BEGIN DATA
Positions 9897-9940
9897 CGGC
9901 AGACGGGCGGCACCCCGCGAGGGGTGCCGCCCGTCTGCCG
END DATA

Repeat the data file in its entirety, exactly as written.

Positions 9897-9940
9897 CGGC
9901 AGACGGGCGGCACCCCGCGAGGGGTGCCGCCCGTCTGCCG